Tell Me Why We're There? Enduring Interests in Afghanistan (and Pakistan) - Nathaniel C. Fick, David Kilcullen, John A. Nagl and Vikram J. Singh, Center for a New American Security Policy Brief
In 2009, the Obama administration will attempt to deliver on campaign promises to change the Afghan war's trajectory. In April, the Strasbourg NATO summit will determine the alliance's role in shaping the future of the country and the region. By the fall, Afghans will have voted for their president for only the second time since 2001, an event which may irrevocably set the country's course. By the end of this summer's fighting season, the war in Afghanistan will not yet be won, but it could well be lost.
After seven years and the deaths of more than a thousand American and coalition troops, there is still no consensus on whether the future of Afghanistan matters to the United States and Europe, or on what can realistically be achieved there. Afghanistan does matter. A stable Afghanistan is necessary to defeat Al Qaeda and to further stability in South and Central Asia. Understanding the war in Afghanistan, maintaining domestic and international support for it, and prosecuting it well requires three things: a clear articulation of U.S. interests in Afghanistan, a concise definition of what the coalition seeks to achieve there, and a detailed strategy to guide the effort.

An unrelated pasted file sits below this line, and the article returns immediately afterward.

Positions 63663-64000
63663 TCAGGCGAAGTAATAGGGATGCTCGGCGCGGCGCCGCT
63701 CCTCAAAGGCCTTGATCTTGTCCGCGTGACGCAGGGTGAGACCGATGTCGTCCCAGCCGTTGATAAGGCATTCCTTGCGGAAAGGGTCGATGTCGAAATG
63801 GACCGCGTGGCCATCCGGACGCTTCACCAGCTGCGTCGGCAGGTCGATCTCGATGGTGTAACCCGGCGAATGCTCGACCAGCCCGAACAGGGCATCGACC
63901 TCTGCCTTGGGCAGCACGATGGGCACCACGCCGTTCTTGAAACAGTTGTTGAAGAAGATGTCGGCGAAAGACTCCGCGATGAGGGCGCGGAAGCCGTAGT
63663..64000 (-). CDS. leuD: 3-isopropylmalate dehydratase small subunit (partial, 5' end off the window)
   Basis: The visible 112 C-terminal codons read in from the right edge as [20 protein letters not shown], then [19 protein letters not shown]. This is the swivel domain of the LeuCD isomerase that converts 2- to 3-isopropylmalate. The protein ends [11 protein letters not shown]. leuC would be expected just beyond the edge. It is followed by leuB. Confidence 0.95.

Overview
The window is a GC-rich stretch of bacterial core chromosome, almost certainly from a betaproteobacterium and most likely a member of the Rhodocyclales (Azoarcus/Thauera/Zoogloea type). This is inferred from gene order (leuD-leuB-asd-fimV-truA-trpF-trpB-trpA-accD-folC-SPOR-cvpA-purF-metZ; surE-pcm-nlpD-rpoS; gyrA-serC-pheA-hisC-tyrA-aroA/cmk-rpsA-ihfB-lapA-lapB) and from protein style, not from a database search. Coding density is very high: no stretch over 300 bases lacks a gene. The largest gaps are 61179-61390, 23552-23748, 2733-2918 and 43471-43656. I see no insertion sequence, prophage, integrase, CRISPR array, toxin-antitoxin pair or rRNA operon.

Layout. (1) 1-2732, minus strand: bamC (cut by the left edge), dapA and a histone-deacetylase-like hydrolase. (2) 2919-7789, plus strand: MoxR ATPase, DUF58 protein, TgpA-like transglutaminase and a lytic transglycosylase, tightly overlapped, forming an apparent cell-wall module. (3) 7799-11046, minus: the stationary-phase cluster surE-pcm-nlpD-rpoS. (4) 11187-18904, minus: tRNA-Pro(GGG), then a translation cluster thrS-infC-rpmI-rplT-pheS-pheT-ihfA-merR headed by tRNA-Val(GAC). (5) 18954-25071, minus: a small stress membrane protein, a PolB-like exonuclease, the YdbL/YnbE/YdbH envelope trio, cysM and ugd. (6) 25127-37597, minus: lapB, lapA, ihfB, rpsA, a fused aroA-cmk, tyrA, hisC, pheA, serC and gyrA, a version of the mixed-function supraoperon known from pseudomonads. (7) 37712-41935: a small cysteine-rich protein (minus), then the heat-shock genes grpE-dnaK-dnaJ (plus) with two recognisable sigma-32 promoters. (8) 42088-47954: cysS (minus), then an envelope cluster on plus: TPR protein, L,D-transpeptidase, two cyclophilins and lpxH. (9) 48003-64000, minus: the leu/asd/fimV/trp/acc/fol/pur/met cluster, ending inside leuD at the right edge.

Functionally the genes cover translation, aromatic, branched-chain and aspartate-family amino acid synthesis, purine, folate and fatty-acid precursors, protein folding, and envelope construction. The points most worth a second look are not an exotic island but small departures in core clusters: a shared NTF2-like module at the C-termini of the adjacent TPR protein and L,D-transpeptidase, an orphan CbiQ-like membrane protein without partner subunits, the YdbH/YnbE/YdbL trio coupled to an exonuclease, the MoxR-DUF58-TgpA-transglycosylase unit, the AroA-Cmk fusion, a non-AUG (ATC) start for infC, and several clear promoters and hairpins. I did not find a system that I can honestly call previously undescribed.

U.S. interests in Afghanistan may be summarized as "two no's": there must be no sanctuary for terrorists with global reach in Afghanistan, and there must be no broader regional meltdown. Securing these objectives requires helping the Afghans to build a sustainable system of governance that can adequately ensure security for the Afghan people—the "yes" upon which a successful exit strategy depends.